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GTAP Resource #6853

"China’s Nationwide CO2 Emissions Trading System: A General Equilibrium Assessment"
by Goulder, Lawrence, Xianling Long, Chenfei Qu and Da Zhang

China has launched an ambitious nationwide program to reduce emissions of CO2 and address climate change. Introduced in 2021, the program has already become the world’s largest emissions trading system. It is expected to make a major contribution toward meeting China’s pledge to peak its emissions before 2030 and achieve net-zero CO2 emissions before 2060. The new system is a tradable performance standard (TPS), a rate-based system under which each covered facility receives from the government in each compliance period a certain number of emissions allowances based on its output and the government’s assigned “benchmark” ratio of emissions per unit of output. In general, the benchmarks are set below the average initial emissions intensities across the covered facilities, which implies that the TPS will require an overall reduction in the emissions- output ratio. China’s TPS is an example of an output-oriented emissions intensity standard, as it imposes a ceiling on the ratio of emissions to output.¹ It can be contrasted with input- oriented rate-based standards, which impose floors on the ratio of “clean” (low-polluting) to “dirty” (high-polluting) inputs to production. Examples include low-carbon fuel standards, which have been introduced in several US states, and renewable portfolio standards, which establish a floor on the ratio of renewables-generated to fossil-generated electricity purchased by electric utilities. These standards implicitly subsidize the cleaner inputs and tax the dirtier ones.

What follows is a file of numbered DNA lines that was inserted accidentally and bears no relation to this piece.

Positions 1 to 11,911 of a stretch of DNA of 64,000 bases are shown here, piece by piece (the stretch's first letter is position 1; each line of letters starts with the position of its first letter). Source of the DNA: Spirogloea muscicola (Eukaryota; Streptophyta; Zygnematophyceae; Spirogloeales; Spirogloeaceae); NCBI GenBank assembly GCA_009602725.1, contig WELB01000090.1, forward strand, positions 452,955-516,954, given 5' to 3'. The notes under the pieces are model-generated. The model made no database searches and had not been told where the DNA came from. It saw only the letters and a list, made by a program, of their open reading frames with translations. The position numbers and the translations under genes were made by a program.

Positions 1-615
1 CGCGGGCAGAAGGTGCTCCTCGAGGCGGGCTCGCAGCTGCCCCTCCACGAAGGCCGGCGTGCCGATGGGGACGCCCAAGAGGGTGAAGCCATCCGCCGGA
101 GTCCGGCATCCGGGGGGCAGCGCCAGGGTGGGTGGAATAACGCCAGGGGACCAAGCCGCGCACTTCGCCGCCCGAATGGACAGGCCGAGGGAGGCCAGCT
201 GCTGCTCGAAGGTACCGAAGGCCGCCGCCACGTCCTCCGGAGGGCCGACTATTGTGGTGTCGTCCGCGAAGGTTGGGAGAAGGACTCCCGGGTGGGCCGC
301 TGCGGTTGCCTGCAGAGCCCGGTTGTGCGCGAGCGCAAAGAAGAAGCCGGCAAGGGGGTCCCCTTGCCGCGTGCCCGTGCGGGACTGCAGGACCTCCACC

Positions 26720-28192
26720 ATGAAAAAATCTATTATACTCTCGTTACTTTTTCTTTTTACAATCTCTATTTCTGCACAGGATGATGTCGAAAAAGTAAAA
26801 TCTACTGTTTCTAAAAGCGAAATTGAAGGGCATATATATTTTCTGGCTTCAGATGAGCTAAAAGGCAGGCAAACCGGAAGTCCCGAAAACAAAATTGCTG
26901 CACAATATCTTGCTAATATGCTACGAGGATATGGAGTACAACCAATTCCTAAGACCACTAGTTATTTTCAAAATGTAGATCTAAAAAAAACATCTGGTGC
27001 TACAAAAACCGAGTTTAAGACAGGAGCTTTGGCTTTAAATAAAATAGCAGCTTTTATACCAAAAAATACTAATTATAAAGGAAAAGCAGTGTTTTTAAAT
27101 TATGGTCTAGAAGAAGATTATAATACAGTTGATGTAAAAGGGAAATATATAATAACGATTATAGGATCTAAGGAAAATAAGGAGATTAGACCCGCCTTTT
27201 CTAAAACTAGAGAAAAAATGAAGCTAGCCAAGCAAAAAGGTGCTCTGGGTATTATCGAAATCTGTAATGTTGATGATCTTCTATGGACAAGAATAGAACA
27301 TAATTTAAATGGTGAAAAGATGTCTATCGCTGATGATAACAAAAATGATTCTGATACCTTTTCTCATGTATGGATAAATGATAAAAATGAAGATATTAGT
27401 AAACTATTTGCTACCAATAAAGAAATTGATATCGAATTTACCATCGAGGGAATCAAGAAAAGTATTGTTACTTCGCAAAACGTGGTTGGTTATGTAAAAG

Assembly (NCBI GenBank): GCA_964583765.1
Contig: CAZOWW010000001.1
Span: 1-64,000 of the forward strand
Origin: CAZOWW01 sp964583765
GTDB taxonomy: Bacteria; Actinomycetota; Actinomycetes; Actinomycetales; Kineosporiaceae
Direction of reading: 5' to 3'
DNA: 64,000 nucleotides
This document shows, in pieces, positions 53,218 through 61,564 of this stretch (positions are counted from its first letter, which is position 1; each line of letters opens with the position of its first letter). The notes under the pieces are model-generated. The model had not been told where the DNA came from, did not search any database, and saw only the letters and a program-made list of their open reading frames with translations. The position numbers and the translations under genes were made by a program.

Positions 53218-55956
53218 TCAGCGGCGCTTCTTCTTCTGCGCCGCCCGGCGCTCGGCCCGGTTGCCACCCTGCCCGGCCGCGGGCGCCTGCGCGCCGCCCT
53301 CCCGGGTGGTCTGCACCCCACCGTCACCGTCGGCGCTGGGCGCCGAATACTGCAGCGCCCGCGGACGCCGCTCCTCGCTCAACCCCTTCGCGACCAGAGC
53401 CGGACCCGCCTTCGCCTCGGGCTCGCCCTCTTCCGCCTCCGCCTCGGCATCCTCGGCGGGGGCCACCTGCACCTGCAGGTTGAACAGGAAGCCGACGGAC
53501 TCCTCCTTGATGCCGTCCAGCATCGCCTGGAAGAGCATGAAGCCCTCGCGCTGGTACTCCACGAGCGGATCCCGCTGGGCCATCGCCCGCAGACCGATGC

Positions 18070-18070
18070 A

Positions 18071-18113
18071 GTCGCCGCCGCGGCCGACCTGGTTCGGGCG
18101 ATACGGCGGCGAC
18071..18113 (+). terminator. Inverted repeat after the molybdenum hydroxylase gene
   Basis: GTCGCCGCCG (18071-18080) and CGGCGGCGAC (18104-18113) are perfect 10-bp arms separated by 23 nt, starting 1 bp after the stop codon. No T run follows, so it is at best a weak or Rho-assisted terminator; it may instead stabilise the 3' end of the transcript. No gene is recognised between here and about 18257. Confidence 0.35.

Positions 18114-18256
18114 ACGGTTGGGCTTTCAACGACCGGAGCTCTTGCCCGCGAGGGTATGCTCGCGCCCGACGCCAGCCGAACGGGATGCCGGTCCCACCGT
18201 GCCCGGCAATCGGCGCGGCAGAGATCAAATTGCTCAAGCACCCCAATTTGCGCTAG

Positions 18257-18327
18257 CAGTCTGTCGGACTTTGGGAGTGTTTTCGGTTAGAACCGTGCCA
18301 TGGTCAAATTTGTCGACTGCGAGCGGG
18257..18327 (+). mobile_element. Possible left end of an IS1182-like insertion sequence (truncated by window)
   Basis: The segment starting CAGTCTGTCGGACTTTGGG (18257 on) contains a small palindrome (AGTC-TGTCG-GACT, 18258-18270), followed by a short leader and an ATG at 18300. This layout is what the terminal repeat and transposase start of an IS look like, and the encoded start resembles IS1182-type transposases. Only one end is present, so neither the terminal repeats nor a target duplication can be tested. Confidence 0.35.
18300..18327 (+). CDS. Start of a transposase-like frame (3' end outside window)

Resource Details (Export Citation) GTAP Keywords
Category: 2023 Conference Paper
Status: Published
By/In: Presented during the 26th Annual Conference on Global Economic Analysis (Bordeaux, France)
Date: 2023
Created: Goulder, L. (4/11/2023)
Updated: Goulder, L. (4/11/2023)
Visits: 558
- Advances in quantitative methods
- Model extension/development
- Climate change policy
- Climate impacts
- GTAP Data Base and extensions
- Other data bases and data issues
- Domestic policy analysis
- Asia (East)

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